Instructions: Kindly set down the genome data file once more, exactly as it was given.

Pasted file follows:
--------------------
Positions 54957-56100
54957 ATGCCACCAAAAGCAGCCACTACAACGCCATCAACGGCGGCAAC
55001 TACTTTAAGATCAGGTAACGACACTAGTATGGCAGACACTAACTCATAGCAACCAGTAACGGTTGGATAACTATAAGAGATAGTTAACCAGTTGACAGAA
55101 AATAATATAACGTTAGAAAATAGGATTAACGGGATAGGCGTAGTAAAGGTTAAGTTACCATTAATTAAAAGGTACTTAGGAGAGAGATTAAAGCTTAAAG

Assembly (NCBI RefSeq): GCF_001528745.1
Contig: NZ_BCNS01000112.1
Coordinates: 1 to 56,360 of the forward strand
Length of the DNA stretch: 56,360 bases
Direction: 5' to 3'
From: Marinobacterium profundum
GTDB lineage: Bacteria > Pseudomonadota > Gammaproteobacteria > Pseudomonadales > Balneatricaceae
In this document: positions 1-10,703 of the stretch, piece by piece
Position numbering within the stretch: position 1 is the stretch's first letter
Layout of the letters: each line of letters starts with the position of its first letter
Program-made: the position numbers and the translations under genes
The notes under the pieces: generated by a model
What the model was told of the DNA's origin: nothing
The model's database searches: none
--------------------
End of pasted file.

Positions 54957-56100
54957 ATGCCACCAAAAGCAGCCACTACAACGCCATCAACGGCGGCAAC
55001 TACTTTAAGATCAGGTAACGACACTAGTATGGCAGACACTAACTCATAGCAACCAGTAACGGTTGGATAACTATAAGAGATAGTTAACCAGTTGACAGAA
55101 AATAATATAACGTTAGAAAATAGGATTAACGGGATAGGCGTAGTAAAGGTTAAGTTACCATTAATTAAAAGGTACTTAGGAGAGAGATTAAAGCTTAAAG

Assembly (NCBI RefSeq): GCF_001528745.1
Contig: NZ_BCNS01000112.1
Coordinates: 1 to 56,360 of the forward strand
Length of the DNA stretch: 56,360 bases
Direction: 5' to 3'
From: Marinobacterium profundum
GTDB lineage: Bacteria > Pseudomonadota > Gammaproteobacteria > Pseudomonadales > Balneatricaceae
In this document: positions 1-10,703 of the stretch, piece by piece
Position numbering within the stretch: position 1 is the stretch's first letter
Layout of the letters: each line of letters starts with the position of its first letter
Program-made: the position numbers and the translations under genes
The notes under the pieces: generated by a model
What the model was told of the DNA's origin: nothing
The model's database searches: none